The results of the analysis are illustrated in Figures 1012 for the healthy, the RAF and the SAF conditions respectively. The stator and the rotor currents in healthy condition at rated load of WRIM in both time and frequency domains are shown in Figure 10. As it would be expected, the main frequency components which are well identified in the spectra are fsand fIrrespectively. The fault-related frequency component 12srfs(sr=0.047) is detected in the stator phase current spectrum at rated rotor speed of WRIM (Figure 11). The SAF reveals 2srfsfrequency component in the rotor phase current spectrum as it is shown in Figure 12. Besides, the electromagnetic torque is a good indicator of both the RAF and the SAF and can be used as an alternative signature for FDD design (Figures 11 and 12).

Figure 10.

Healthy condition H-i-L experimental results at rated load of WRIM.

Figure 11.

RAF condition H-i-L experimental results at rated load of WRIM.

Figure 12.

SAF condition H-i-L experimental results at rated load of WRIM.

7. Conclusion

This chapter presents for the first time the concept of H-i-L for fault diagnosis of WRIMs as a part of fault diagnosis of electrical machines course for master’s degree students at University of Picardie “Jules Verne”. The parameter of WRIM model in “abc” reference frame is estimated and validated through experiment at different levels of the load. The developed model is then implemented in a real-time system which is in the loop with a CompactRIO data acquisition platform. This configuration allows to evaluate the SPTs for real-time FDD design in all working conditions of WRIMs. Furthermore, this concept can be extended to condition monitoring of any complex electromechanical system at development stage design.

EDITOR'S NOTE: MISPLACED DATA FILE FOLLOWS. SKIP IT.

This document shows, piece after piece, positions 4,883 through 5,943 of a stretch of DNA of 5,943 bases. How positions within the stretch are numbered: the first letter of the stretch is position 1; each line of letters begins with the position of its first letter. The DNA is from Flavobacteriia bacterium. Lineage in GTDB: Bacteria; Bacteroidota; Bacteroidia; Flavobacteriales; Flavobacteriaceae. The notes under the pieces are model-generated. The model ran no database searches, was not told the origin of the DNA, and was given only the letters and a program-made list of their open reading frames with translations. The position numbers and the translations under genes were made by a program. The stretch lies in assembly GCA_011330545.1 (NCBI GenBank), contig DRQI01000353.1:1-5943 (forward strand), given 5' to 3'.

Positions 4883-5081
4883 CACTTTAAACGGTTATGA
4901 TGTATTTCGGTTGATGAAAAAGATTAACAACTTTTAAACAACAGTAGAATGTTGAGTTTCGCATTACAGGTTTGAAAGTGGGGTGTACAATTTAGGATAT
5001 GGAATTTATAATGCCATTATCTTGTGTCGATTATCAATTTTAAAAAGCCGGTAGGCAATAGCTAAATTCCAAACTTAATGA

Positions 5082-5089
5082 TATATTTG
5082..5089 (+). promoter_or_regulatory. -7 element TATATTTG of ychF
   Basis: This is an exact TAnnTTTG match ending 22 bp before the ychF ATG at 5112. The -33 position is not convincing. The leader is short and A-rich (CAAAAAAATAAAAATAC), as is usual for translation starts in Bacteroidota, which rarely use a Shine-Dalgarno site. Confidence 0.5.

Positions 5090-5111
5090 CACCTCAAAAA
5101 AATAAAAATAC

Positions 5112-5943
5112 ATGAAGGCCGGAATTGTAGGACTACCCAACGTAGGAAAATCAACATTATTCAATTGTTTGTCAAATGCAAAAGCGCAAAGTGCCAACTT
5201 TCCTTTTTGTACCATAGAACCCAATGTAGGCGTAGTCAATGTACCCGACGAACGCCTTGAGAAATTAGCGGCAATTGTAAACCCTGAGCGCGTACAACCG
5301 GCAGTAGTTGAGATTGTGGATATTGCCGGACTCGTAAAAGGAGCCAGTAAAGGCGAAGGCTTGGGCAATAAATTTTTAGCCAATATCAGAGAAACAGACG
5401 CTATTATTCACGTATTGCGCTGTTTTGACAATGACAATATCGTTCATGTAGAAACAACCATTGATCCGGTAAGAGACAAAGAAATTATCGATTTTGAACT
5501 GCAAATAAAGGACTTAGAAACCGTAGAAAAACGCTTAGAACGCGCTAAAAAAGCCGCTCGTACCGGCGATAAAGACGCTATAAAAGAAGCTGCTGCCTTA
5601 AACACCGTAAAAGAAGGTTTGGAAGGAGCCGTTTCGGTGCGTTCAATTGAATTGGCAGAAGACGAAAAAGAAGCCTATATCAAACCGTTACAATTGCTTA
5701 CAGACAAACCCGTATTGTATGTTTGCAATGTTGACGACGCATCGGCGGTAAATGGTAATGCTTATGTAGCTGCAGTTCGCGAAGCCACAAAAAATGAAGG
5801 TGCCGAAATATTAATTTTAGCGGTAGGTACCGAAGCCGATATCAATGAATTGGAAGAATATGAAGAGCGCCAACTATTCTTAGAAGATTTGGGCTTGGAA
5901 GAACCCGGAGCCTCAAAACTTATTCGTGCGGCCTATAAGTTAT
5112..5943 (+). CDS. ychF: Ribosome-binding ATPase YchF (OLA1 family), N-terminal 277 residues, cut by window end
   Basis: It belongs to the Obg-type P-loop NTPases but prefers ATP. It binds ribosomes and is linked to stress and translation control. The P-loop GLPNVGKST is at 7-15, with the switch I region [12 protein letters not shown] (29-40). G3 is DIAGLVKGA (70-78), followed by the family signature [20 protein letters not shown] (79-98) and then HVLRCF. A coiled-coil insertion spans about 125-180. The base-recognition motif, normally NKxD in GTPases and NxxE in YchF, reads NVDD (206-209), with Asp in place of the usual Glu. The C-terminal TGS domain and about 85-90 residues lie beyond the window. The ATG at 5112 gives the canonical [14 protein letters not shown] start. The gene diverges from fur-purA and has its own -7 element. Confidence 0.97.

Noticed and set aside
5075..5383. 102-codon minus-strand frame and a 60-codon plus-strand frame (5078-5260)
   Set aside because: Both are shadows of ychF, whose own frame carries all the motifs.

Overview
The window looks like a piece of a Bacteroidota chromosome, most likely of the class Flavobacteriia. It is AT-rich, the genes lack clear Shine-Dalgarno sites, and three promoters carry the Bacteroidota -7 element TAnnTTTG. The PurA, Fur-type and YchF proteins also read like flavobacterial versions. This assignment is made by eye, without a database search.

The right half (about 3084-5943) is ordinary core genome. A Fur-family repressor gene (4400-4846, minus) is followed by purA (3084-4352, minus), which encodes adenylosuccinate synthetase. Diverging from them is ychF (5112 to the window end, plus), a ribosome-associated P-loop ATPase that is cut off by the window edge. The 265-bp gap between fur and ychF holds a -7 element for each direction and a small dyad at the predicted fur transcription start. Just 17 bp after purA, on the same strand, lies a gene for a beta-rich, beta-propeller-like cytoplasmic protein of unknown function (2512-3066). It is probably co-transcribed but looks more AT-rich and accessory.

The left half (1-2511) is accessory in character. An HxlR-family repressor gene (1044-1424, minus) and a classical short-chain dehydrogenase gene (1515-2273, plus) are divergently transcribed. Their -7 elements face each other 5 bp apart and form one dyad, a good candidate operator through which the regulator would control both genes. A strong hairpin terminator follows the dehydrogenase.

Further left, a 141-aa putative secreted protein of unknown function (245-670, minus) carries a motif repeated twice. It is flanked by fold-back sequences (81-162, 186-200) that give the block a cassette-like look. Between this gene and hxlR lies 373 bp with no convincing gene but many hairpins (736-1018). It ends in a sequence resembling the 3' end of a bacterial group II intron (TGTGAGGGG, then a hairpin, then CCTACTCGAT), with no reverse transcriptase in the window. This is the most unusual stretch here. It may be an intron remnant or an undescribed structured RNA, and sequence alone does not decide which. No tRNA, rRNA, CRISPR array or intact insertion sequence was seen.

Abbreviations

RAFRotor asymmetry fault
SAFStator asymmetry fault
WRIMWound rotor induction machine
IMInduction machine
DFIGDoubly fed induction generator
FDDFault detection and diagnosis
CBMCondition based maintenance
SPTSignal processing tool
FEMFinite element method
S-i-LSoftware-in-the-loop
H-i-LHardware-in-the-loop

© 2020 The Author(s). Licensee IntechOpen. This chapter is distributed under the terms of the Creative Commons Attribution 3.0 License, which permits unrestricted use, distribution, and reproduction in any medium, provided the original work is properly cited.

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Shahin Hedayati Kia (February 23rd 2021). Detection of Stator and Rotor Asymmetries Faults in Wound Rotor Induction Machines: Modeling, Test and Real-Time Implementation, Emerging Electric Machines - Advances, Perspectives and Applications, Ahmed F. Zobaa and Shady H.E. Abdel Aleem, IntechOpen, DOI: 10.5772/intechopen.95236. Available from: